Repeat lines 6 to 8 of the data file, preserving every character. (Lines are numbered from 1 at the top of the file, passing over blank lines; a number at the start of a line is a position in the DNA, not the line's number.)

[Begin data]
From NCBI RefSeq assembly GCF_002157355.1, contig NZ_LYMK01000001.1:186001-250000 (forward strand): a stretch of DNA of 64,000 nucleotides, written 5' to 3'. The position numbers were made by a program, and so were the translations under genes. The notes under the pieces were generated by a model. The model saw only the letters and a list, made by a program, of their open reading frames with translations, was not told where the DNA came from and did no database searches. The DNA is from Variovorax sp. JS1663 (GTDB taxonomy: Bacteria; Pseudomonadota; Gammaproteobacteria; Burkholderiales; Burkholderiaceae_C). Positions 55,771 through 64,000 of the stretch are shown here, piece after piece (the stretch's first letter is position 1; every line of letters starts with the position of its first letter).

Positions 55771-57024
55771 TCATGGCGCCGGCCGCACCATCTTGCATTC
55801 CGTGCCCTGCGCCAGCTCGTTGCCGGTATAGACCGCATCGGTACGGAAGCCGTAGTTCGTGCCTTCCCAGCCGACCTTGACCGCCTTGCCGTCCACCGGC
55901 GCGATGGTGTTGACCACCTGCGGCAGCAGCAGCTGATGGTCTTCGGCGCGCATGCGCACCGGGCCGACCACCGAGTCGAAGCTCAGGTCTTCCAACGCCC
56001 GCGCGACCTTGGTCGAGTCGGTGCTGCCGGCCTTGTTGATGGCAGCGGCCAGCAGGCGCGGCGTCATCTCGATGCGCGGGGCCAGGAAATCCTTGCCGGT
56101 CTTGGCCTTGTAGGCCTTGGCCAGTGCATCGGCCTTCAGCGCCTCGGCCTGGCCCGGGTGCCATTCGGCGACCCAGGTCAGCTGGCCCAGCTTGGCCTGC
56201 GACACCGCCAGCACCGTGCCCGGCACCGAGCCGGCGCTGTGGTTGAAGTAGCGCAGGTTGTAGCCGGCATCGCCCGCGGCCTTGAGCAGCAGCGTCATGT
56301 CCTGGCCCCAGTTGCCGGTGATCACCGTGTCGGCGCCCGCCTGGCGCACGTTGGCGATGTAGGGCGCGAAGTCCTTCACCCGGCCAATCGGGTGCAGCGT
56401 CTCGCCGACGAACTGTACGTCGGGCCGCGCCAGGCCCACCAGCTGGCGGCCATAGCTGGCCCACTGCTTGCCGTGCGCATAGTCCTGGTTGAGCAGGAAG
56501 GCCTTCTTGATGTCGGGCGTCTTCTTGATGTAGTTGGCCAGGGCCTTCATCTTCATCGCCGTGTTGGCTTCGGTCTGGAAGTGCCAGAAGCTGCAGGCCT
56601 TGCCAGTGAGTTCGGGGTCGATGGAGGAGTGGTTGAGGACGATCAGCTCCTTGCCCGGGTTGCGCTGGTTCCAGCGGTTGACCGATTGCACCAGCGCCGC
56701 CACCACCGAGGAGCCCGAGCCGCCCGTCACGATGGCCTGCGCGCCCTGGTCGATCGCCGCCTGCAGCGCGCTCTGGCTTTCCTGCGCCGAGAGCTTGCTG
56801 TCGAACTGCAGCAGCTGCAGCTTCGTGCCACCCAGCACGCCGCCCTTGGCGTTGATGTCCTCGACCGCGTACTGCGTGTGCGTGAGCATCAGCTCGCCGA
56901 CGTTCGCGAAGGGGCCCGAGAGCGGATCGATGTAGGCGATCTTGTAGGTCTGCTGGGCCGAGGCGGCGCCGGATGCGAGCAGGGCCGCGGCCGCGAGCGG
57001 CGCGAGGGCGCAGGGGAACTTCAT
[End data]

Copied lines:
56001 GCGCGACCTTGGTCGAGTCGGTGCTGCCGGCCTTGTTGATGGCAGCGGCCAGCAGGCGCGGCGTCATCTCGATGCGCGGGGCCAGGAAATCCTTGCCGGT
56101 CTTGGCCTTGTAGGCCTTGGCCAGTGCATCGGCCTTCAGCGCCTCGGCCTGGCCCGGGTGCCATTCGGCGACCCAGGTCAGCTGGCCCAGCTTGGCCTGC
56201 GACACCGCCAGCACCGTGCCCGGCACCGAGCCGGCGCTGTGGTTGAAGTAGCGCAGGTTGTAGCCGGCATCGCCCGCGGCCTTGAGCAGCAGCGTCATGT